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Vandals, ancient Germanic tribe. They originated in N Jutland and, along with other Germanic peoples, settled in the valley of the Oder about the 5th cent. B.C. They appeared in Pannonia and Dacia in the 3d cent. A.D., apparently under imperial aegis. In the early 5th cent., the Vandals began a migration that was to take them farther than any other Germanic people. They invaded (406) Gaul, where the Franks, as allies of Rome, refused them permission to settle. In 409 they crossed the Pyrenees to Spain. After meeting opposition there, they concluded a peace with Roman Emperor Honorius, who recognized their right to the land, subject to imperial authority. While in Spain, however, they continued to fight the Romans and Visigoths and were able to develop their maritime power. In 428, Gunderic, the Vandal king, died and was succeeded by his brother, Gaiseric, whose leadership carried the tribe to its greatest heights. Pressed by the Goths, and taking advantage of unsettled conditions in Africa, the Vandals crossed (429) to that continent and defeated the Roman general Boniface. The tradition that they came at Boniface's invitation is probably false. By 435 the Vandals controlled most of the Roman province of Africa, and in 439 they took Carthage. Their vessels made pirate attacks on ships in the Mediterranean, and they went on plundering expeditions to Sicily and S Italy. In 442, Valentinian III recognized Gaiseric as an independent ruler, and Vandal migration ceased. The next years were spent in building a powerful kingdom. Their fleet controlled the Mediterranean, and even the Eastern Empire felt their power. In 455, Rome was sacked by Gaiseric's troops, and Empress Eudoxia and her two daughters were taken as hostages. The Vandals were Arian Christians, and, especially under Gaiseric and his son, Hunneric, they harshly persecuted Orthodox Christianity. The Roman emperors Marjorian and Leo I made attempts to destroy Vandal power, but Zeno was forced to make peace (476) with Gaiseric. After the death (477) of Gaiseric, however, the Vandals declined quickly as a dominant power. In 533, Justinian I sent against them an army under Belisarius, which after meeting weak resistance, captured Carthage. With this overwhelming defeat the Vandals ceased to exist as a nation. The Vandals were not an artistic people, and they left no monuments of their reign. The modern use of their name is probably derived from the fear and hatred felt toward them by African Catholics and a reminiscence of the sack of Rome.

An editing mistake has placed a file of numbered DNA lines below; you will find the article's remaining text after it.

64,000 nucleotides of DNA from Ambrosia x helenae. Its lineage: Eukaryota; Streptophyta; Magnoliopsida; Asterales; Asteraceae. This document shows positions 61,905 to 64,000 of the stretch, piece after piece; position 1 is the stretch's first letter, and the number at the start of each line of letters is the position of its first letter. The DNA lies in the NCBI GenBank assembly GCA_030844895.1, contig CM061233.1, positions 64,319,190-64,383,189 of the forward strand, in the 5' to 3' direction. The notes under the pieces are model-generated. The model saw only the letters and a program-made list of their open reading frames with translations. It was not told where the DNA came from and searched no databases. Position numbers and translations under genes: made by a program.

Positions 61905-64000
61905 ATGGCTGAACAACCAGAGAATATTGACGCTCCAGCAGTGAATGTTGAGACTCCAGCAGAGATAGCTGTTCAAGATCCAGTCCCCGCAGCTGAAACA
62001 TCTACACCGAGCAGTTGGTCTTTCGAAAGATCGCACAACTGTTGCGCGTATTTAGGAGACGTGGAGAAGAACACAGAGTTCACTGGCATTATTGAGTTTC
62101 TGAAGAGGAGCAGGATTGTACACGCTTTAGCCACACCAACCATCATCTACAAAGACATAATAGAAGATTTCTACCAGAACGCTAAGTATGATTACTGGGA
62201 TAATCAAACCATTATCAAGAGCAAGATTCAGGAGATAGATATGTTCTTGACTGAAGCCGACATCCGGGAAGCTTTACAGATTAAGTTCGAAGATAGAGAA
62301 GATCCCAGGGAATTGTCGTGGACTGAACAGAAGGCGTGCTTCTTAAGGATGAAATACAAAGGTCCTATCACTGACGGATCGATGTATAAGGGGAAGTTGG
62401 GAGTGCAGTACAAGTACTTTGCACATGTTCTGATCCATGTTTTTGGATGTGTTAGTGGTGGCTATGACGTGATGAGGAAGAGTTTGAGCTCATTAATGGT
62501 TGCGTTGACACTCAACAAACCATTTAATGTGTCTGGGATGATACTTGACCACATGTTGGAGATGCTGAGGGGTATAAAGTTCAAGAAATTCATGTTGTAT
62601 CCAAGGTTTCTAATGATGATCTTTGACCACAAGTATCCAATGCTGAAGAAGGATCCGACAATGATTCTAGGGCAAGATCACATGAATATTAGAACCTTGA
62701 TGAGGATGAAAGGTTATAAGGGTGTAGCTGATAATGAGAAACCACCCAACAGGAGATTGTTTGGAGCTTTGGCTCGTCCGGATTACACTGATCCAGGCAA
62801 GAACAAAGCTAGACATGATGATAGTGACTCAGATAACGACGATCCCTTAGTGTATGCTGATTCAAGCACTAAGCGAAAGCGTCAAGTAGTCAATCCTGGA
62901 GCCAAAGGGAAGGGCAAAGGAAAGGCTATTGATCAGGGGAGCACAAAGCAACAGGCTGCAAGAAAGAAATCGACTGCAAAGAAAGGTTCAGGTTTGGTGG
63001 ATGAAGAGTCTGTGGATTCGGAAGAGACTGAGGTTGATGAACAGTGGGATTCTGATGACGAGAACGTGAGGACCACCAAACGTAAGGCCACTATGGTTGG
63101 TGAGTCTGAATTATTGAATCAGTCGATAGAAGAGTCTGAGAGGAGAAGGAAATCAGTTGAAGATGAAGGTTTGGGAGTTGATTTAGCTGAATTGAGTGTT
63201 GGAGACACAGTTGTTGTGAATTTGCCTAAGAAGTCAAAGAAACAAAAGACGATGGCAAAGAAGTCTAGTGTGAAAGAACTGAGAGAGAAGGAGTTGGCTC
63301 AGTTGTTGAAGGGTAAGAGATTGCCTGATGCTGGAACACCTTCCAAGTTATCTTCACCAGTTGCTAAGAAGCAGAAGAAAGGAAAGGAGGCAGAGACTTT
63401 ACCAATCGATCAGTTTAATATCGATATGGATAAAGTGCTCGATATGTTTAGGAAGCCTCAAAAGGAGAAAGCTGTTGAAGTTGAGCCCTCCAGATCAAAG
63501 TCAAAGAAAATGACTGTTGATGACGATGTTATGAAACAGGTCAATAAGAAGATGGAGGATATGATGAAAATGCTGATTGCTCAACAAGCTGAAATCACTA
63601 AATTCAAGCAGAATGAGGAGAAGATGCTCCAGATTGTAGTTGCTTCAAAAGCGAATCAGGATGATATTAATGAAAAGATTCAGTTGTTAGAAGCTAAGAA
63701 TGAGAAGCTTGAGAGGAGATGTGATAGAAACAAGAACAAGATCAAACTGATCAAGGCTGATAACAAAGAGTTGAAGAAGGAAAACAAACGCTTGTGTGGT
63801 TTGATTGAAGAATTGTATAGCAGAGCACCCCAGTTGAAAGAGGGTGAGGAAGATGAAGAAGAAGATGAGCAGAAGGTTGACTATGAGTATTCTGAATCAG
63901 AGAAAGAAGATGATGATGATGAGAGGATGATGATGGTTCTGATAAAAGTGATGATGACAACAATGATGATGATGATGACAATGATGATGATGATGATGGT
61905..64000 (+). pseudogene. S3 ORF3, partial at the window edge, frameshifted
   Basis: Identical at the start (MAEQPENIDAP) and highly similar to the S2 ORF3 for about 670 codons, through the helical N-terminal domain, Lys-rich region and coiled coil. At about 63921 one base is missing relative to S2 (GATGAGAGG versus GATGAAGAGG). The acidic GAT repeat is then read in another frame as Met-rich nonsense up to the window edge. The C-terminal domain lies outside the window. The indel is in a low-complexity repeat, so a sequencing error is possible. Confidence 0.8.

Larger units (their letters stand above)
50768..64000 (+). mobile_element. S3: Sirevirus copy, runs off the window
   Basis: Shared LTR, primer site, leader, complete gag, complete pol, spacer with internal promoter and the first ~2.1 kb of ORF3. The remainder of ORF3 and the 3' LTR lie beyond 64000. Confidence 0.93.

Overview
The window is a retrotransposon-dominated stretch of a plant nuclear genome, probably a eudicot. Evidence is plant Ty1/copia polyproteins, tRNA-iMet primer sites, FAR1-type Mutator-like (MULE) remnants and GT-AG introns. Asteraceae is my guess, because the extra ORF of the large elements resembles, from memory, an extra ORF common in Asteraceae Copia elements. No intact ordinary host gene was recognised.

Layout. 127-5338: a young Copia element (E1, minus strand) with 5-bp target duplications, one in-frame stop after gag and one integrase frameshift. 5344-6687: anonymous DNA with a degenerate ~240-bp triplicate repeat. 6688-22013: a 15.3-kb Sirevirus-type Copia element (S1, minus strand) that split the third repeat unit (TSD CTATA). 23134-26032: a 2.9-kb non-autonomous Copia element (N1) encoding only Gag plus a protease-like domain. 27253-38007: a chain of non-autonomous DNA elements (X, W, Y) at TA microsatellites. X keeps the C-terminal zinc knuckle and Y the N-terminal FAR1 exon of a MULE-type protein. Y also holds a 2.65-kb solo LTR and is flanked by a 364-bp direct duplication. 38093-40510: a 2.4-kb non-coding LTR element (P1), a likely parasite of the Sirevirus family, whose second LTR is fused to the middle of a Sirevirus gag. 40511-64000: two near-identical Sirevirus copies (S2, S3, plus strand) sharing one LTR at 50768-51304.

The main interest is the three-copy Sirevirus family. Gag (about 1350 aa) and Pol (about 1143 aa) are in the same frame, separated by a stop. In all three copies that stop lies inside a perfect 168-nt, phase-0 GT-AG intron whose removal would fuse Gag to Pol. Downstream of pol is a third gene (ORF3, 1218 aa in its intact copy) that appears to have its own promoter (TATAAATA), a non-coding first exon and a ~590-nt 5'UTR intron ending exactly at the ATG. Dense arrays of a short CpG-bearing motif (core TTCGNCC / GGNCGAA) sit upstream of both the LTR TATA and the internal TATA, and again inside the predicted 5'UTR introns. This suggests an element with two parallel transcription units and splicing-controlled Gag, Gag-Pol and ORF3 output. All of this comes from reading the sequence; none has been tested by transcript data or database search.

See J. B. Bury, The Invasion of Europe by the Barbarians (1928, repr. 1967); J. M. Wallace-Hadrill, The Barbarian West, 400–1000 (3d ed. 1967).

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The following article is from The Great Soviet Encyclopedia (1979). It might be outdated or ideologically biased.



a group of tribes of eastern Germans.

The Vandals originally lived in the Scandinavian Peninsula. At the turn of the first century B.C. they resettled on the southern coast of the Baltic Sea, and by the third century A.D. they had moved to the Danube. In 335 they were settled in Pannonia as Roman foederati. At the beginning of the fifth century the Vandals (together with the Alani) moved westward; over several years they laid waste to Gaul, and in 409 they settled in Spain. Subsequently, after being pushed to the southern part of the Iberian Peninsula, the Vandals, led by their king, Genseric (who ruled from 428 to 477), crossed the Straits of Gibraltar in 429. In the course of ten years (meeting support from slaves and colonists) they conquered the Roman province of Africa (in 439 they captured Carthage), where they established their own kingdom. From here the Vandals carried out devastating raids on the islands and coasts of the western Mediterranean Sea (in 455 they plundered Rome itself).

On part of the territory of North Africa the Vandals confiscated the landholdings of the Roman magnates and divided them up among themselves. This speeded up the disintegration of the clan-tribal system and furthered the coming of age of elements of the feudal system among the Vandals. During the years 533-534 the Vandal kingdom, weakened by differences between the aristocracy, which had enriched itself, and the rank-and-file soldiers, was conquered by Byzantium; the Vandals were absorbed into the local population.


Diligenskii, G. G. Severnaia Afrika v IV-V vv. Moscow, 1961.
Diesner, H.-J. Das Vandalenreich. Leipzig, 1966.


The Great Soviet Encyclopedia, 3rd Edition (1970-1979). © 2010 The Gale Group, Inc. All rights reserved.


East German people known for their wanton destruction (533). [Ger. Hist.: Payton, 705]
See: Evil


5th-century sackers of Rome and its art. [Ital. Hist.: Espy, 168]
Allusions—Cultural, Literary, Biblical, and Historical: A Thematic Dictionary. Copyright 2008 The Gale Group, Inc. All rights reserved.
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Wandal, incidentally, had jumped off the Sanvordem bridge in a bid to commit suicide late on Thursday.
The recovery of Wandal's body could soon lead to the search operation being called off by multiple government agencies, including district administration, state police and fire services, the Indian Navy and National Disaster Relief Force teams, sources in the South Goa district administration said.